Hitchcock at the Nickelodeon
Reading Neal Gabler's book, “An Empire of Their Own,” about the early years of Hollywood, made me curious about Peter Bogdonavich's movie “Nickelodeon,” about the early years of Hollywood. I knew the movie had been panned in '76 but hoped it was one of those that aged well. Nope. Still a mess. Lurches between slapstick and melodrama. Not enough about, you know, nickelodeons. Just one scene in a nickelodeon, in fact, my favorite scene, when our troupe (actors, directors, etc.), realize the power of the movies ... for the actors. For the stars. But there wasn't enough of this: the moment of revelation into what would be.
At the same time, I was startled by the beauty, particularly in profile, of the leading lady, Jane Hitchcock (here with star Ryan O'Neal):
She also wasn't bad. As an actress. “Why haven't I heard of her?” I wondered. “What other movies has she made?” The answer to the second guestion was the answer to the first: none. She was a model who got the part because the studio refused to bankroll Cybill Shepherd, Bogdonavich's girlfriend, in the role, so Shepherd recommended her friend Jane. It's who you know and what your profile looks like. From IMDb.com:
Jane was the only novice in a star-studded cast that included Burt Reynolds and Ryan O'Neal fighting for her character's affections, creating a love triangle in the period film. Although, she gave a charming performance, she received mixed reviews, and the film became a flop. She was disappointed and acted in only one more project, before returning to her modeling career.
The other project was a TV movie starring Esther Rolle (of “Good Times”) and Kene Holliday (of “Carter Country”).
More about “Nickelodeon” from TCM:
In the story, the central characters, who have been toiling away at quickie shorts, go to see D.W. Griffith's landmark feature The Birth of a Nation (1915). Using footage from a special tinted archival print of the film, Bogdanovich and his actors convey the sense of excitement and wonder that accompanied the release of Griffith's film and the momentous change in the art and business of moviemaking that it signaled. After the fictional screening in the movie, the producer Cobb (played by Brian Keith), suddenly realizing the power of the medium, remarks that filmmakers are “giving people little pieces of time that they never forget,” a quote taken from an early Bogdanovich interview with James Stewart.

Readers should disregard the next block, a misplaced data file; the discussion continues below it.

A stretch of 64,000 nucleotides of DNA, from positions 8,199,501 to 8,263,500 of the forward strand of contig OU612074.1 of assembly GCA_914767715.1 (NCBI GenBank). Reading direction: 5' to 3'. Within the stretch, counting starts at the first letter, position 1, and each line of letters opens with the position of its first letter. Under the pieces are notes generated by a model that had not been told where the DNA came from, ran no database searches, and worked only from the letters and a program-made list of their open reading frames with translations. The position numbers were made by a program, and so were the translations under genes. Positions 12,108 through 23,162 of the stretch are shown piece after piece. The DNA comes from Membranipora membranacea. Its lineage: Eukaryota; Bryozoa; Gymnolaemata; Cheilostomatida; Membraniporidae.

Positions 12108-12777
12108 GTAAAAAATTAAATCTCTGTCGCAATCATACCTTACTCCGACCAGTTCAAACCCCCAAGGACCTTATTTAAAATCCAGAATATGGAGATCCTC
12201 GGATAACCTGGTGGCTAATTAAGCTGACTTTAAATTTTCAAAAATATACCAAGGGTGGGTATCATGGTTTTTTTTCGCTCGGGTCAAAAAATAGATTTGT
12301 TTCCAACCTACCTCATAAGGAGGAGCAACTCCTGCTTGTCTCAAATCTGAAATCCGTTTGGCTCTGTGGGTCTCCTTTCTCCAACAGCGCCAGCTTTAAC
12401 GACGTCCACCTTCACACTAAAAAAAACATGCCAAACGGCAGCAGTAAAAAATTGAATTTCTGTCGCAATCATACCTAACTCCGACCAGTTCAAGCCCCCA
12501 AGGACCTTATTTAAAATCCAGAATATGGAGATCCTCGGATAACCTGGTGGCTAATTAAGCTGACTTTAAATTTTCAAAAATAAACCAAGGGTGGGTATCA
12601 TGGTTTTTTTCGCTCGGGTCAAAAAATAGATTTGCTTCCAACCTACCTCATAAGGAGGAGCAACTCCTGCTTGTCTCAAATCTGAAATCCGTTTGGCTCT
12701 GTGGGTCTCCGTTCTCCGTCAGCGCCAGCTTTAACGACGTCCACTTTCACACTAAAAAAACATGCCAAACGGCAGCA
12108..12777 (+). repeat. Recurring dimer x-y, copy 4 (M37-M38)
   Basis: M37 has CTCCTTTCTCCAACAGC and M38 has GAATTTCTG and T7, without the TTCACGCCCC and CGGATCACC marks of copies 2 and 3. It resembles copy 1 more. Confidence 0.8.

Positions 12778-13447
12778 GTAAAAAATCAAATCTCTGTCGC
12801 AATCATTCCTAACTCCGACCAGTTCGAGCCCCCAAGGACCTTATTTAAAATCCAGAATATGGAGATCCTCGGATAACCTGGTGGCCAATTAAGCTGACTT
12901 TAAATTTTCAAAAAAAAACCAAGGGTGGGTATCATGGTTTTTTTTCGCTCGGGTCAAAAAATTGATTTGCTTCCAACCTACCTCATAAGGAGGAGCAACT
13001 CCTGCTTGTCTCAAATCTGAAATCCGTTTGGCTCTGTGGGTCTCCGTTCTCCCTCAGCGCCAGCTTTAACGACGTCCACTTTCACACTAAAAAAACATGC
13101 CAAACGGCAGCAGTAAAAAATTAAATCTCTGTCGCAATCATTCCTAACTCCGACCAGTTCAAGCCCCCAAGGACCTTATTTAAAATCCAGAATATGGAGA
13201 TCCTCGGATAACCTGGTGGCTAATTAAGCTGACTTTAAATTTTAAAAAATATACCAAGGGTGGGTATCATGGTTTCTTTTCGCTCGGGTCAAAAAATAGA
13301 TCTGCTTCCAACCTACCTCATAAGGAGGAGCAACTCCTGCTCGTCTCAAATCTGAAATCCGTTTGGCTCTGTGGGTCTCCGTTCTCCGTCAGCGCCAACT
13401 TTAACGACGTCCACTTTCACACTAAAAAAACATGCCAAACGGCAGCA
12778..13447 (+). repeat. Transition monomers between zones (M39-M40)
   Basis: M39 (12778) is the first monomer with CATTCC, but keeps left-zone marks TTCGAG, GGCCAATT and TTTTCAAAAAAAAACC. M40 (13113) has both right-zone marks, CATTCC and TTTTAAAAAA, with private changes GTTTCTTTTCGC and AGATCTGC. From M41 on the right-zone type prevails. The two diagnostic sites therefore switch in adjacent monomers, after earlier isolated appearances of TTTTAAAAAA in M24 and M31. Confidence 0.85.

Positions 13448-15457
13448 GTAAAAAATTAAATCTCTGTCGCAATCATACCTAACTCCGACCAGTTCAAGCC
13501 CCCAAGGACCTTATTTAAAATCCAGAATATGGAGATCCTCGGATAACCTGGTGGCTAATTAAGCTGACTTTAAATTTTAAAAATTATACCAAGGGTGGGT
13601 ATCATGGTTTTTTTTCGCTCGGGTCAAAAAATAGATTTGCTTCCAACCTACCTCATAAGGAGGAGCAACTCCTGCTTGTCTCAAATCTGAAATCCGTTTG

That's the part of the movie that should've worked but really didn't. Cobb, throughout, has been a blustering businessman, so why give him Jimmy Stewart's line—a line that has the ring of someone working in the industry, and believing in the industry, for decades? Meanwhile, O'Neal's character is too milquetoast and self-pitying to be of interest, while the more racist elements of “Birth” were left out at the Hollywood screening. I know I'm asking for the impossible, but what great mixed feelings we would've had watching our likeable stars getting excited by the KKK rescuing damsels from rapacious actors in blackface? Now that's entertainment.
Despite this, how little things have changed. I looked back 35 years to a movie that looked back 70 years to the birth of the movie industry, and my question was the question on the lips of audiences 100 years ago: Who's that girl?